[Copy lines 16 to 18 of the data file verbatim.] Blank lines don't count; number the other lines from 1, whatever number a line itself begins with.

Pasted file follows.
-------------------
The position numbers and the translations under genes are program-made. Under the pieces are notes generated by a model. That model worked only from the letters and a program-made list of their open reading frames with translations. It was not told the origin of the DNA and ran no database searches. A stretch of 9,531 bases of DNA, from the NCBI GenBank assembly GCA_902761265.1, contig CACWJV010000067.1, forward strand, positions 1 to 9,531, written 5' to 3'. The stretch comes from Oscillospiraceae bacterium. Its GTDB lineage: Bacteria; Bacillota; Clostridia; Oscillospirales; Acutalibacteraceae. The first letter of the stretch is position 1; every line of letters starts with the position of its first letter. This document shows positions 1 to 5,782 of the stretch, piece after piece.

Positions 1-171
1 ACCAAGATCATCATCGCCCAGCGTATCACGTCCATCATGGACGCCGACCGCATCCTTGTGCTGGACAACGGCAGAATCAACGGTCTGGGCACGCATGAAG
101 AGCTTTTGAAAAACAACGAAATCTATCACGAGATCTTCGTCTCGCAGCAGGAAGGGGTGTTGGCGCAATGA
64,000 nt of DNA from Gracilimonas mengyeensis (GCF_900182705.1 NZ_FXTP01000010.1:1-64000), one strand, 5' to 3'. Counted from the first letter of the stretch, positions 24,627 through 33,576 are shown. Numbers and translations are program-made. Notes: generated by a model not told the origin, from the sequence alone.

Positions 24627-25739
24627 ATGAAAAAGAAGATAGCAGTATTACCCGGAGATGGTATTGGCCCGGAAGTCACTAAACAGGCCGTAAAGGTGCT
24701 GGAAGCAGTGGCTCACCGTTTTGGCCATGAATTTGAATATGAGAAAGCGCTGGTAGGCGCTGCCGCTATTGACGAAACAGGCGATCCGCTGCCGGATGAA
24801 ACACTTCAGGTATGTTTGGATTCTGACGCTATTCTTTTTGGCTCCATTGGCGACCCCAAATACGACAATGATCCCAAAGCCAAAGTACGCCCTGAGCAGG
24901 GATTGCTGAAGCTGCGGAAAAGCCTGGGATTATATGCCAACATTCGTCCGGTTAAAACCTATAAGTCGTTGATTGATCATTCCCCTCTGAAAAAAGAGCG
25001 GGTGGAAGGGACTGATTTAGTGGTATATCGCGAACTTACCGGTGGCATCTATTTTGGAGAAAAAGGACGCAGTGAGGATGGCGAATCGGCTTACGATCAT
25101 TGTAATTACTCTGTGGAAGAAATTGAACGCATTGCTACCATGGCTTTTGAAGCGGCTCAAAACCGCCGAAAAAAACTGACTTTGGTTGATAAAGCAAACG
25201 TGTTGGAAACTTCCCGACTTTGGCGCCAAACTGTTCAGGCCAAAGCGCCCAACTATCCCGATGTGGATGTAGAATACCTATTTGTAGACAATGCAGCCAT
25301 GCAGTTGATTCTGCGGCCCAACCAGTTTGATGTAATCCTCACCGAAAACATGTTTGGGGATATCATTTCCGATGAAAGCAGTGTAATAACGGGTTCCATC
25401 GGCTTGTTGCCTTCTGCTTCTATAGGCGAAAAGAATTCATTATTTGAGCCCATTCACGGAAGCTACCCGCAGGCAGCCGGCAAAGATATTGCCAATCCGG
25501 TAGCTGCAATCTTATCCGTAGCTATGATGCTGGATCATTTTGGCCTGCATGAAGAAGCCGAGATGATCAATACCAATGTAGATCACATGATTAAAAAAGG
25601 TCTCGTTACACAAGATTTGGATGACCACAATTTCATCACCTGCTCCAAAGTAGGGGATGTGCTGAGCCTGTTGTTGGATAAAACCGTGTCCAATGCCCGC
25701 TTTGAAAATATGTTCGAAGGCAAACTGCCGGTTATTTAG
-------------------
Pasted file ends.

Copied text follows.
25501 TAGCTGCAATCTTATCCGTAGCTATGATGCTGGATCATTTTGGCCTGCATGAAGAAGCCGAGATGATCAATACCAATGTAGATCACATGATTAAAAAAGG
25601 TCTCGTTACACAAGATTTGGATGACCACAATTTCATCACCTGCTCCAAAGTAGGGGATGTGCTGAGCCTGTTGTTGGATAAAACCGTGTCCAATGCCCGC
25701 TTTGAAAATATGTTCGAAGGCAAACTGCCGGTTATTTAG